As we at Everest Group work with businesses applying DevOps principles to their legacy environment, we consistently see a 50 percent improvement in productivity. I’m not arguing that you shouldn’t move work out of your legacy world into cloud. However, not everything will move out of legacy quickly. Clearly, businesses can apply the same set of philosophies, principles and automation techniques of the cloud world (albeit with more investment and more effort) to the larger, legacy world. I believe a business would be equally foolish to not implement these principles in its legacy world as the business would be if it didn’t take advantage of them in the cloud world.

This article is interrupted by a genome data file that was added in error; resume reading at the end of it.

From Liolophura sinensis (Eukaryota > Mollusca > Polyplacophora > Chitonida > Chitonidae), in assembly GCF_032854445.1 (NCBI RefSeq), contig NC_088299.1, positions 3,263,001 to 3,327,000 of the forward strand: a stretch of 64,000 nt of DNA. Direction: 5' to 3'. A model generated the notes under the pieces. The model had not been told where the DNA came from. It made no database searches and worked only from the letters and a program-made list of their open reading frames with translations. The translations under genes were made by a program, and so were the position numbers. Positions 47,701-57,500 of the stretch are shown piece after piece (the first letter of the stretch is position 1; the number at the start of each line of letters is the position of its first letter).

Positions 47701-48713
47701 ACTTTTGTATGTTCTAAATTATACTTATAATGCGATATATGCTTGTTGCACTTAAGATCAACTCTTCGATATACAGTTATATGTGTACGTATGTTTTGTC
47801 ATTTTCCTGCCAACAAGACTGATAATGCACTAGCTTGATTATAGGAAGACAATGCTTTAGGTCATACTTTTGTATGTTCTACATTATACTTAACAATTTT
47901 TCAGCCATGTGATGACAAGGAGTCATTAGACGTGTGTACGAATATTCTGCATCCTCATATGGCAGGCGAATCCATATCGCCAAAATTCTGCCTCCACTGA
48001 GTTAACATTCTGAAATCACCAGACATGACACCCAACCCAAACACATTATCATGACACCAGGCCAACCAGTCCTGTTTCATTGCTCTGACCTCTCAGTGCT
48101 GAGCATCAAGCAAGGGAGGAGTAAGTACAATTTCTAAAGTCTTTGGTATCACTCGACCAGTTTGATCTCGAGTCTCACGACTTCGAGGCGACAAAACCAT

Hence, I say Gartner has it wrong. It is not a bimodal world. It’s first a cloud-leap world and then apply the methodologies and automation strategy to the legacy world. It’s not a question of either/or, nor is it necessary to be slow while also being fast. It’s a question of applying the same concepts in both cloud and legacy environments.
Can you achieve the improvements to the same extent in legacy? No. Will you achieve the same kind of elasticity and speed in legacy? No. But you can dramatically improve your IT performance. Certainly you will achieve more speed and lower cost in cloud, but you will get substantial improvements in speed and cost even in legacy.
There’s another benefit of taking this approach instead of the cop-out bimodal thinking: you will be able to restructure your IT organization around the business users’ demand for speed.
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